Recently, National Gallery of Canada curator Kitty Scott cut to the chase on Facebook when she wrote that no one knows what art is anymore. This chastisement of the art world occurs at a time when every other profession knows what they are doing.Whydon’t artists? The science has been there, the psychology… the historical documents where Duchamp says he wanted to destroy art are there for all to see. R.A. Fisher’s explanations helps a bit; while research yields an advance in knowledge, this is untactful and feelings get hurt. Anyone aspiring to tenure will not contradict comfortable common beliefs and risk their career that way. Teachers vary, we should not be too judgmental, especially when art is something anyone can get away with it, which means so can we. However this can only occur so long as we lack a definition, standard, rule of art.
It’s not only our failure to learn what art is, it’s fear of failure if we attempt to understand it. Artists generally did not focus on intellectual practice but on the non-verbal languages of their medium. A sculptor had to know their material to represent content, a painter had to know brushes and paint in order to express their intention in a visual statement, a dancer needed physical experience to express their body language in dance, a singer had to… In the late 1800s “stupid as a painter” indicated the need for artists to up their game by adding intellectual functions; for that, art had to go to the seminar room, an environment focused on thinking more than doing.
All of our fallacies and resulting errors comes from our baby steps at intellectual activity, one always makes most of their mistakes at the beginning of a new project,. Our mistakes included downgrading our valuation of the non-intellectual activity that was the foundation of art. One wonders if the last hundred years of art theory is simply a manifold explanation for having experimented with taking nonsense as face value to see if it was as valid as sense, recalling the anti-hero, the anti-artist.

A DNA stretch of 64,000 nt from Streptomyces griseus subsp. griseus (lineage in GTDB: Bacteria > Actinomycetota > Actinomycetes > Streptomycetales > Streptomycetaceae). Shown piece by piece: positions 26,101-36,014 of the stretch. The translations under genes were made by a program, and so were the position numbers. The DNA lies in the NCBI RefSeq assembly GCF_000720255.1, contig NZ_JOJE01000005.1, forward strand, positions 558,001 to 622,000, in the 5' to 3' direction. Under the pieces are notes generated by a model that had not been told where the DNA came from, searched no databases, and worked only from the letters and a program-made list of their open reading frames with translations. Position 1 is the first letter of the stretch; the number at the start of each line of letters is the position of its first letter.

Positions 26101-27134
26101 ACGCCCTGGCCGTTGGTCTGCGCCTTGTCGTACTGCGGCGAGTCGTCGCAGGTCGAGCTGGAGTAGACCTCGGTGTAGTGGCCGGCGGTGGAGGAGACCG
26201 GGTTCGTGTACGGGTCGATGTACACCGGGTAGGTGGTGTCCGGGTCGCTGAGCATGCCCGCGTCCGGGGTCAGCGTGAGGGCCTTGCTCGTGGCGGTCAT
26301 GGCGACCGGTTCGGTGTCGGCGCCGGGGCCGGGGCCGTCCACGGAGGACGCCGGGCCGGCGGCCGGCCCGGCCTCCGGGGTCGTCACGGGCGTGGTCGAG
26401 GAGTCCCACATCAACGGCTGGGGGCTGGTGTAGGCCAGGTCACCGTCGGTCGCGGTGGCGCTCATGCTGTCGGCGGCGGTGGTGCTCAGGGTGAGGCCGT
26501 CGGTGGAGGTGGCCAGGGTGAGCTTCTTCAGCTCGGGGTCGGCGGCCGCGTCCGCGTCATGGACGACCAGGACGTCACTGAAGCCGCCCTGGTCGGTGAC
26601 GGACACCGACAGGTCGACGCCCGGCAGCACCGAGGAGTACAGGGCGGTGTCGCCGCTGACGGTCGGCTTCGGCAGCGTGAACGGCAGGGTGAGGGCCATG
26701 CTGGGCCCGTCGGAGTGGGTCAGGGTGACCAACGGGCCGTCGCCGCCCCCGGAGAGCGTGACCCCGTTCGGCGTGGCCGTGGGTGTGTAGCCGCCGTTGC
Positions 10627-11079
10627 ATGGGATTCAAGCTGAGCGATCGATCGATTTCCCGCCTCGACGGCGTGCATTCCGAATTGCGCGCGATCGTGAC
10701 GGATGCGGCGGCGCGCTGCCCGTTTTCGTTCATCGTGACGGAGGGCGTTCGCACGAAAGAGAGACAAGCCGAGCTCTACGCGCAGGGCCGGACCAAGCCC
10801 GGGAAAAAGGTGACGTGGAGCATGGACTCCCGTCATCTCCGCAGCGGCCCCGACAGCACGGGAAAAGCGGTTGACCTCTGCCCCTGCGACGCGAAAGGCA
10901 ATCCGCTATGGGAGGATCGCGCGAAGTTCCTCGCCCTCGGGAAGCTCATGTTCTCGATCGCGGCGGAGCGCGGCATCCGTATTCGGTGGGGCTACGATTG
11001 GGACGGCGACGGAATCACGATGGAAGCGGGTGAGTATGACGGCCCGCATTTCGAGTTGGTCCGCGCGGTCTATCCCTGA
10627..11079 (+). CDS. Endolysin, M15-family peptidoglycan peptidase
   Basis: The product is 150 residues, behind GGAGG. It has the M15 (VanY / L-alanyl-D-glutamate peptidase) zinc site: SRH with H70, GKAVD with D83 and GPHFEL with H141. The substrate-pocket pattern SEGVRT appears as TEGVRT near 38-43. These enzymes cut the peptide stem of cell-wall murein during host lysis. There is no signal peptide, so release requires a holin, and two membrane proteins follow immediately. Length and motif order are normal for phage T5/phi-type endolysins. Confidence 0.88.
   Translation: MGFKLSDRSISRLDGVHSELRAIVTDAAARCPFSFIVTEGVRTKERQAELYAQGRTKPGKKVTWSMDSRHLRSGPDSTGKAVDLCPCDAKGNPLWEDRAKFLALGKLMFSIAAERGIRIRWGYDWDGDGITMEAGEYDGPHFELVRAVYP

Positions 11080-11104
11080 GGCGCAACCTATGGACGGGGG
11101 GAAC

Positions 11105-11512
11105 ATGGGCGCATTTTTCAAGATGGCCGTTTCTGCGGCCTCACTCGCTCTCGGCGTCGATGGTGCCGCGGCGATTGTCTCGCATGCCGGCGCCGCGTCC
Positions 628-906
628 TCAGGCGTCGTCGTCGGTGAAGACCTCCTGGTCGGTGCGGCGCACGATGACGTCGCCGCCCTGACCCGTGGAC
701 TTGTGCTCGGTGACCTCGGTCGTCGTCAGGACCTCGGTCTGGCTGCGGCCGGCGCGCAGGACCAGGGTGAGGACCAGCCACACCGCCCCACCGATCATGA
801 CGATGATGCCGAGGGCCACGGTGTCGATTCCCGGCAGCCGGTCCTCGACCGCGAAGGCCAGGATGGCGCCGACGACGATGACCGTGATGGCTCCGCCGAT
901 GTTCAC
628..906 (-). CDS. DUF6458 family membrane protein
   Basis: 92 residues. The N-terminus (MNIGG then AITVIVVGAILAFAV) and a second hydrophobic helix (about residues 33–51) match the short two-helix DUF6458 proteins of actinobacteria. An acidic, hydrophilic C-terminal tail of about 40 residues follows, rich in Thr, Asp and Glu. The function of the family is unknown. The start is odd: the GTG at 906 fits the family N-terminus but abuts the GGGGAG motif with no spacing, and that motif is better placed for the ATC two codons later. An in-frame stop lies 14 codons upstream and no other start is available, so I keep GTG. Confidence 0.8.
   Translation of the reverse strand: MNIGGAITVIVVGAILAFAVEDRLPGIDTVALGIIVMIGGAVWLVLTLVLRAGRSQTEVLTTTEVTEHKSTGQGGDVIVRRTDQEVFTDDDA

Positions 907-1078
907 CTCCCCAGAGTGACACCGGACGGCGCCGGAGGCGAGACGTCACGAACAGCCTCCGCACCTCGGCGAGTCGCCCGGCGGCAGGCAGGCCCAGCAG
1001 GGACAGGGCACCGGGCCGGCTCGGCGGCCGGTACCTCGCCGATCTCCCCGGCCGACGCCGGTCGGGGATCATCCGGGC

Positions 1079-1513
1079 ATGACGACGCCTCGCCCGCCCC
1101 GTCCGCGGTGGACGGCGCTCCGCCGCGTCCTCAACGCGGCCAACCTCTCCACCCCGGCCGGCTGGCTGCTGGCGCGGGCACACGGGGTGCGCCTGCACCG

A sacrificium intellectus, a suspension of judgment, may be useful for a broader perspective, but that perspective must answer a reality check or else it fails the laws known through the evidence of our sense, hence it’s nonsense. The shock of seeing the elephant in the room does not justfy any further retreats into denial. If logic tells us something is nonsense and a reality check confirms that judgment, then we can no longer ignore the truth of advanced thinking in order to support the past. One wonders if the last hundred years of art theory was an apology for our sacrificium intellectus. No apologies are needed; one must test the truth but we still have to take the next step, which is to apply our judgment afterwards.
Kyle Gann wrote of John Cage’s 4’33” of silence that “it was a logical turning point to which other musical developments led. For many, it was a kind of artistic prayer, a bit of Zen performance theater that opened the ears and allowed one to hear the world anew. To Cage it seemed, at least from what he wrote about it, to have been an act of framing, of enclosing environmental and unintended sounds in a moment of attention in order to open the mind to the fact that all sounds are music”( One story about Cage recounts his sitting in a restaurant with the painter Willem de Kooning, who, for the sake of argument, placed his fingers in such a way as to frame some bread crumbs on the table and said, “if I put a frame around these bread crumbs, that isn’t art”‚ Cage argued that it indeed was art. Certainly, through the conventional and well-understood acts of placing the title of a composition on a program and arranging the audience in chairs facing a pianist, Cage was framing the sounds that the audience heard in an experimental attempt to make people perceive as art sounds that were not usually so perceived. One of the most common effects of 4’33”, possibly the most important and widespread effect, was to seduce people into considering as art phenomena that were normally not associated with art. Perhaps even more, its effect was to drive home the point that the difference between Art and Non-art is merely one of perception, and that we can control how we organize our perceptions.(71)